Monday, June 4, 2007

"Fate's Imagination" review

The Internet Theater Magazine of Reviews, Features, Annotated Listings

A CurtainUp Review
Fate's Imagination
By Christopher Murray

Elizabeth Norment and Jed Orlemann in Fate's Imagination (Photo: Monique Carboni)

Time means nothing to you. I've been glued to the past, wasted countless nights unraveling the torment of days gone by. I've been invisible to myself. But now I choose to reveal myself to you because I want you as a friend, as a lover, as anything you can be.— Lilah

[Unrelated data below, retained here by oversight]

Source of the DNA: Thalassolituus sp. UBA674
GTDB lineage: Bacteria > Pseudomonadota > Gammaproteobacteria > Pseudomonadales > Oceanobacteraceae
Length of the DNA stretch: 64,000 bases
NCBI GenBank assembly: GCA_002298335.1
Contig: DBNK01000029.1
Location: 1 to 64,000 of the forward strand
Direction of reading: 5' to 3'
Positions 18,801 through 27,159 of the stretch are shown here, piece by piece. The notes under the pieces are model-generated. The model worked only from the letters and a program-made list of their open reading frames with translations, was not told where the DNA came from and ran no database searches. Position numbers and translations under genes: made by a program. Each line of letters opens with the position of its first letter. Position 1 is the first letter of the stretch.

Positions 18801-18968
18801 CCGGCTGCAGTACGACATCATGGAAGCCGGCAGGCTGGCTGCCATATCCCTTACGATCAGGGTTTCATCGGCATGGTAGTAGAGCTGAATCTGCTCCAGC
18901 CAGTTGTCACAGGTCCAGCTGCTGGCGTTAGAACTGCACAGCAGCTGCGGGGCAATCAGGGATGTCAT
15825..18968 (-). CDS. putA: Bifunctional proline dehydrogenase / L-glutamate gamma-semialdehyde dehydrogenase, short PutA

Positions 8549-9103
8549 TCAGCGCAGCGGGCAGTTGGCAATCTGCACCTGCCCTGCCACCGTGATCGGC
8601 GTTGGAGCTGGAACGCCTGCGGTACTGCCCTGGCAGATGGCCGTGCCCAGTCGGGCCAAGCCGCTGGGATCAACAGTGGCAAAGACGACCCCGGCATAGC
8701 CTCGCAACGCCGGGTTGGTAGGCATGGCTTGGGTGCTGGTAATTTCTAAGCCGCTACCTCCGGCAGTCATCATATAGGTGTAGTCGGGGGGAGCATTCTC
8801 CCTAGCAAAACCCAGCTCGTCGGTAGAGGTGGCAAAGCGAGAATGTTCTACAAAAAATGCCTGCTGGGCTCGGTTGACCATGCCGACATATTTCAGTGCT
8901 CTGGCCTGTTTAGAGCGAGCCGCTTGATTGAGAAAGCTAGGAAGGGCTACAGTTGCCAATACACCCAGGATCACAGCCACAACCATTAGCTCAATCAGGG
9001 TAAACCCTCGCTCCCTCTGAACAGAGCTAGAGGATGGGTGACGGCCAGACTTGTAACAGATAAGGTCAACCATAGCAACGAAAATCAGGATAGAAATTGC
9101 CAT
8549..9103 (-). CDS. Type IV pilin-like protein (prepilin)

The drama in Randall David Cook's new play Fate's Imagination begins, as it so often does in life, with that old chestnut of an interrogative: "Would you like to go back to my place and fool around?" In this case, the proposal is made by an older woman, Lilah (Elizabeth Norment), to a much younger man, Brock (Jed Orlemann). The twist on the Dustin Hofmann/Anne Bancroft romance is provided by the hidden conflict between Lilah and Brock's mother, Susan (Donna Mitchell), a Hillary Clintonesque junior Senator from New York, in the midst of a nascent Presidential bid.

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